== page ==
Friday, January 20, 2006
The unlikely spotting of a large red sport utility vehicle with bold white letters on the side has provided at least a partial explanation for the continuing rise of real estate prices in Ventura County, California.
As you'll recall, yesterday it was revealed that long-time Southern California home price leader Orange County had been dislodged from the top spot by Ventura County, where a median price hovel now fetches $630,000.
Apparently, subprime mortgage brokers with Hummers are somehow involved.
Mortech Financial Group, a full-service mortgage broker specializing in loans for clients with poor credit histories, is headed by President Mike Hobbs and partner/real estate attorney Dan Harris.
Since 1995, they and their staff have provided creative lending solutions to many homebuyers who otherwise may not have been able to gain entry into the sizzling Southern California real estate market.
They have expanded rapidly in the last decade amid a real estate market that has seen prices more than double in the last five years, and more than triple in the last ten.
Along the way, they have found time to sponsor monster trucks, go-karts, and speedboats, while assembling a small fleet of Hummers.
Their credo is, "Work hard and play harder".
Hosts of a local weekend radio talk show, "Mike and Dan's Mortgage Madness", their unconventional approach to mortgage finance includes the debunking of many myths associated with home loan products.
As might be expected, the myths being debunked involve misconceptions about lending standards that, historically, have prevented otherwise responsible citizens from achieving their homeownership dreams.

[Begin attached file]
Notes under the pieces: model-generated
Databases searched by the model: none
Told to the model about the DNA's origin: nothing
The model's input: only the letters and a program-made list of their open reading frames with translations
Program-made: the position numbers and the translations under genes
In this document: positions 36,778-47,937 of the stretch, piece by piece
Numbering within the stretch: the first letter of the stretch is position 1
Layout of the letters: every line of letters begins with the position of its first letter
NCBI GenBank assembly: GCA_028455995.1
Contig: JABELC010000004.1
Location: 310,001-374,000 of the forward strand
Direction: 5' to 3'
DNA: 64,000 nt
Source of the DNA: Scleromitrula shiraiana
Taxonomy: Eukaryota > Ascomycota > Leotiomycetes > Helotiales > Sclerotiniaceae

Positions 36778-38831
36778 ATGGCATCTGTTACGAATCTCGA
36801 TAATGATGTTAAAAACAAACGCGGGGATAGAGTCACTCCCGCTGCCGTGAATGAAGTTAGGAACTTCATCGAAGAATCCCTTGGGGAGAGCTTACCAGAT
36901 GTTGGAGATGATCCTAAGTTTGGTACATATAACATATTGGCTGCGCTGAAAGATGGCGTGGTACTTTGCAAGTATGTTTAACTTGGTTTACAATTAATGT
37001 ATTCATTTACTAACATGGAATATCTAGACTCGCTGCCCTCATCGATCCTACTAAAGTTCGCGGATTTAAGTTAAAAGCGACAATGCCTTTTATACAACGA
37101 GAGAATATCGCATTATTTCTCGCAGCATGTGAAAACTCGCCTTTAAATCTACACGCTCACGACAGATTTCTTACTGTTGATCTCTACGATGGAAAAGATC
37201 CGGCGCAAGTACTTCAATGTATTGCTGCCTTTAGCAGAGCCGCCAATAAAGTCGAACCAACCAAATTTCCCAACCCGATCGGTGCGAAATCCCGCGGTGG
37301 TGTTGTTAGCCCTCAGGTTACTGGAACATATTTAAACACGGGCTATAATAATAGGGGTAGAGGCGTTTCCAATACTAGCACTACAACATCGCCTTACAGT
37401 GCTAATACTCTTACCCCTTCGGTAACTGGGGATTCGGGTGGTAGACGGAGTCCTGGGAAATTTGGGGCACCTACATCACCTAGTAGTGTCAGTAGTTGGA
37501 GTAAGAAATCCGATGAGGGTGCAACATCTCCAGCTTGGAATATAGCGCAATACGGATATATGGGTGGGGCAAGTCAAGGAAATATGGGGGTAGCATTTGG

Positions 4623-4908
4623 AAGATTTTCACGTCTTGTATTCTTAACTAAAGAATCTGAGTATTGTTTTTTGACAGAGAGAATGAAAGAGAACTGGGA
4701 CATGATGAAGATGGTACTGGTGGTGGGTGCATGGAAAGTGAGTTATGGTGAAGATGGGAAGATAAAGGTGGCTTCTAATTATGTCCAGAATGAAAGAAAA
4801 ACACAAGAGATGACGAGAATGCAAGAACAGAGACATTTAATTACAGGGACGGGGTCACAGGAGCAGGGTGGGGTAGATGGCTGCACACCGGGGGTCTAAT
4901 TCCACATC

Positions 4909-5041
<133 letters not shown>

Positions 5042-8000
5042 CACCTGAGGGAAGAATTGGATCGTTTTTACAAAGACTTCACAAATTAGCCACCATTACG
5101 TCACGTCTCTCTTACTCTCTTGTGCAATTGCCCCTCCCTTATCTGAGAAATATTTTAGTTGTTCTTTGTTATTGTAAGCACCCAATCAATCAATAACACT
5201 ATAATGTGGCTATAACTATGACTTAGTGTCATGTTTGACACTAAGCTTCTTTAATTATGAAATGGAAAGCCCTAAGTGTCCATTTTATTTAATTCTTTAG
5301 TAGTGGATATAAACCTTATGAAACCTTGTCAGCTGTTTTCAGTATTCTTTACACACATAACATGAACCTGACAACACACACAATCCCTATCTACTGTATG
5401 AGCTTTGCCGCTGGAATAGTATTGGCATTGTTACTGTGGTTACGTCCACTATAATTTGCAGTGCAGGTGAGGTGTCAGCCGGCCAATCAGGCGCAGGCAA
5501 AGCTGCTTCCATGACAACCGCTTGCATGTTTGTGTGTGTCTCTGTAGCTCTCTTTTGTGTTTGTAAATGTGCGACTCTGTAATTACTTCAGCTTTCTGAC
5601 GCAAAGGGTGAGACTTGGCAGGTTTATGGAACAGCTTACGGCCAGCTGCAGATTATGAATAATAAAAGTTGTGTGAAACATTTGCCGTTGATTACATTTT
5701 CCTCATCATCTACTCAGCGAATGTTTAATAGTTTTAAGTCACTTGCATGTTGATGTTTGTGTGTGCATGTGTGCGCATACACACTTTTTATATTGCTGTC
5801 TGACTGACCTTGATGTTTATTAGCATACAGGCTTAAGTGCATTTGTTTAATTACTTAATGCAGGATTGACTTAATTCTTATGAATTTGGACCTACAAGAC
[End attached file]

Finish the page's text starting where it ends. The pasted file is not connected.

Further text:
The most important myths are:
Their approach to the business of subprime lending is presented in a 15 minute video, available as both a promotional DVD and at their website.
The video is sometimes humorous ("This is our address, 300, not just a random number, but the highest possible bowling score") and sometimes mildly disturbing (accountant Steve's ill-fitting pink tutu in the segment on down payments).
Clearly, the intent is to appeal to subprime borrowers who may have had difficulty obtaining more traditional mortgage products from more traditional lenders.
Uptight banker John D. Bankerfeller, the fictional foil to aspiring homeowners who have difficulty managing debt, is harassed at every turn by a sword-wielding Ninja.
It all seems to be in good fun.
A couple of guys who have succeeded in the business of mortgage lending and who fancy big toys with the fruits of their labor.
A gregarious long time mortgage company owner who teamed with a real estate attorney ten years ago to help bring the American dream of home ownership to those who would otherwise go wanting.
What's the harm?
By now, regular readers may have already grown impatient, dissatisfied with the level of wry commentary and deprecating wit provided thus far, given the well established views on both subprime lending and ridiculously large methods of transportation previously offered in these pages.
Alas, having come this far, the melancholy now seems overwhelming and the words no longer come easily.
That is, the words no longer come easily with the realization that the Ronald McDonald and Joe Camel marketing models have been so successfully applied to subprime lending.